What to see and do in Phnom Penh, Cambodia
Cambodia's capital has all the beguiling sights, smells and sounds of Southeast Asia, with a little faded colonial grandeur thrown in. From the Killing Fields to Kampot crab, check out these essential things to do in Phnom Penh.
1. Visit Tuol Sleng Genocide Museum (S-21 Prison)
An important part of Phnom Penh's brutal and bloody history under the Khmer Rouge, S-21 Prison stands as a monument to the 14,000 men, women and children who were murdered or imprisoned here, as well as the only eight survivors. The former school, converted to house those persecuted by the bloodthirsty regime in 1975, is an important place to visit to understand Phnom Penh and what happened here. A tuk-tuk driver can be hired for the day to take you to both S-21 and the Killing Fields. Be wary of touts selling fake Rolex watches inside the compound; head to the Cambodian Handicrafts Association shop across the road for more authentic souvenirs.
2. Cruise the Mekong
Located at the point where the Mekong and Tonle Sap rivers meet, Phnom Penh is a great place to go for a leisurely cruise along these famous waterways. Take a boat from Sisowath Quay to view the Royal Palace and National Museum from the water, or spend a couple of hours marvelling at the floating villages and this unique way of life. Tours will set you back £20 upwards, depending on when and with who you travel. Phocea Mekong run popular sunset cruises with all-inclusive refreshments - check out their website for the latest deals.
3. Eat Kampot pepper crab
Originating in the small riverside town of Kampot in the south-eastern province of Cambodia, this seafood delicacy has become somewhat of a national dish and you'll find excellent versions to try if you're visiting Phnom Penh. A whole fried or baked crab, smothered in a sweet yet spicy peppercorn sauce, it's enough to tempt even the most budget-conscious backpacker. Not tried a deep-fried cricket or a chicken foot on a roadside BBQ yet? Tuck into Phnom Penh's street food scene while you're here, with some of the best stalls around Tuol Tompoung ('Russian Market') to the south of the city centre.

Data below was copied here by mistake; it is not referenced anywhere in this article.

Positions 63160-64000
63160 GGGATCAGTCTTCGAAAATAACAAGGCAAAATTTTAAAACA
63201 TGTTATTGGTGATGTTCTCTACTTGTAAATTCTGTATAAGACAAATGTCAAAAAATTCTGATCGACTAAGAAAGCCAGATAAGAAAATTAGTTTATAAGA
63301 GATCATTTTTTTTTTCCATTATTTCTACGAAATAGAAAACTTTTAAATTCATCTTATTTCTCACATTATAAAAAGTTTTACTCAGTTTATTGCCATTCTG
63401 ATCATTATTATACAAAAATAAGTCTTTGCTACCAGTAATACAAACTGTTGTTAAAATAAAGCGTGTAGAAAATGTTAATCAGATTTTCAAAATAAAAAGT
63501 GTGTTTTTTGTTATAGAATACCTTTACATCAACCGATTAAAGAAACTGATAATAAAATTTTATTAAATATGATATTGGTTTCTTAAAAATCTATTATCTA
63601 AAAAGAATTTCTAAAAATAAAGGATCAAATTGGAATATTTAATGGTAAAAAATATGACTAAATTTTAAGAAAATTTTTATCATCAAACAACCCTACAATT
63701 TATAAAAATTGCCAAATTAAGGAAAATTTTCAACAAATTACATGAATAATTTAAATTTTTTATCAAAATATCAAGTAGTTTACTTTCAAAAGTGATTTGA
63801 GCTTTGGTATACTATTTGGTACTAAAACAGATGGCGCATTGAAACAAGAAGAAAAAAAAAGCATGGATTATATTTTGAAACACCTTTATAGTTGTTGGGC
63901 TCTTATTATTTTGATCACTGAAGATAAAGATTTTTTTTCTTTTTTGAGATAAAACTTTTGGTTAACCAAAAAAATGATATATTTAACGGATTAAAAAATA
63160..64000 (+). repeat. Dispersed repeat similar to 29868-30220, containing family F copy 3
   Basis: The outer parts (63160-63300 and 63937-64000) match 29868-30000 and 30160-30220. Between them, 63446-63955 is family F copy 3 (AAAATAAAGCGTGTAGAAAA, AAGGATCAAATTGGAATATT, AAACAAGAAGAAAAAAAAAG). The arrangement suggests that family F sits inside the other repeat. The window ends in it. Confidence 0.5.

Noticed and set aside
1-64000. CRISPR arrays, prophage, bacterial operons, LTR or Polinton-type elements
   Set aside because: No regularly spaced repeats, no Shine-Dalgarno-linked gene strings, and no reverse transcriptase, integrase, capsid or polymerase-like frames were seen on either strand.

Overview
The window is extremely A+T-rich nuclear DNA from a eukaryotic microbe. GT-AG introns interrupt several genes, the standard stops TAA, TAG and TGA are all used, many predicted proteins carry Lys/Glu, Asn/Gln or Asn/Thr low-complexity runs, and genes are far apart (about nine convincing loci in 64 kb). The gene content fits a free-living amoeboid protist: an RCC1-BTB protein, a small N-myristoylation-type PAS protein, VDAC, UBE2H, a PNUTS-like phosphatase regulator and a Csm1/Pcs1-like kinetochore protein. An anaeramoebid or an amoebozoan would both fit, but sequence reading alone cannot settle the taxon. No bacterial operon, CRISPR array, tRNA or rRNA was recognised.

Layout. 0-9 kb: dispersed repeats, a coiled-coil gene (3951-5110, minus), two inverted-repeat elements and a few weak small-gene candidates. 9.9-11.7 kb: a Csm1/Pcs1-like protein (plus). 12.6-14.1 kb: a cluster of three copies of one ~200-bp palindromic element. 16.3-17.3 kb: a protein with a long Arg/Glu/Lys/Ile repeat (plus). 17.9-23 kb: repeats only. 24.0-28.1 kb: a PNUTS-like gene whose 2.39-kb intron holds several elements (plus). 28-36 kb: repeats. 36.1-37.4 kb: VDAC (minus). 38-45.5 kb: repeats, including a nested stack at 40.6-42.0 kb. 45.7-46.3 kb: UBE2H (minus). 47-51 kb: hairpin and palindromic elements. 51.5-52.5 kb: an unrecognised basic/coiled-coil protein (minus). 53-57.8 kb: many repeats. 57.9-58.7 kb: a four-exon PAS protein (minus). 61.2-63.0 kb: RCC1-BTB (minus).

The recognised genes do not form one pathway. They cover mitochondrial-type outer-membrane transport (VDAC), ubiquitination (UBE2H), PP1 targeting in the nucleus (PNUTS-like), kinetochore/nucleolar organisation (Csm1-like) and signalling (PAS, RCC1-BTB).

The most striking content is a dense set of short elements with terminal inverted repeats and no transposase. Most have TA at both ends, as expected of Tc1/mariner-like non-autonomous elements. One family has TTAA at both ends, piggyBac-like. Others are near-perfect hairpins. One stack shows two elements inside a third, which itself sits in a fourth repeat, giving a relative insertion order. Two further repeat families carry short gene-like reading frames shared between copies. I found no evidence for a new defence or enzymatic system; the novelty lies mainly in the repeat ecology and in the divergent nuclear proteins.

4. Sip a mojito at the Foreign Correspondents' Club
Fancy stepping back in time to colonial Cambodia? Sip on one of the signature cocktails offered at the Foreign Correspondents' Club (FCC), a hub for intrepid explorers, aid workers and international journalists throughout the city's colourful and chequered past. Sit and watch the sunset on the banks of the Tonle Sap River and swap tales with locals and tourists alike about the days gone by.
5. Tour the Killing Fields of Choeung Ek
Once a Chinese cemetery, this area was turned into a mass grave by the Khmer Rouge during their four-year reign of terror in Cambodia. You cannot fail to be deeply moved by the scale of death and destruction represented by the Buddhist stupa that greets you as you enter the site, filled with over 8,000 human skulls, just a small fraction of the regime's victims. The audio guide is also a worthwhile inclusion in your $6 entry fee; wander through the grounds listening to first-hand accounts from survivors about life in Cambodia during this harrowing time and experience for yourself the propaganda music terrified victims were subjected to day and night here. A haunting yet powerful place to go while you're in Phnom Penh (a tuk-tuk ride out to the site should take around 40 minutes).
6. Bag a bargain at the Central Market
Looking for some Cambodian tat to take back to friends and loved ones? Experiencing the lively atmosphere and enthusiastic haggling at the city markets is one of the most fun things to do in Phnom Penh, and you can pick up everything from bargains on designer fakes to video games and even the odd original handicraft at the Central Market. It's worth it for the souvenirs and the market's impressive 1930s Art Deco architecture, plus there's plenty of opportunity to brush up on your bargaining skills. The market is a few blocks southwest of the Night Market by the riverside, which gets going around 5pm and is a good, cheap place to head once you get hungry, for both local dishes as well as some great Indian bites.
7. Spend a night at the movies
Phnom Penh is home to a range of cinemas, from big complexes showing the latest blockbusters in 4D (expect moving chairs and wind-tunnel effects!) to small indie film houses. Grab a bucket of popcorn and head down to the Empire Movie House, open until 11pm every night with daily screenings of the 1984 drama, The Killing Fields (definitely one to see in Cambodia), as well as more current films. The air-con and the huge bed-like seats make a welcome break from the hot, dusty city!
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*Published October 2016. Any prices are lowest estimated prices only at the time of publication and are subject to change and/or availability.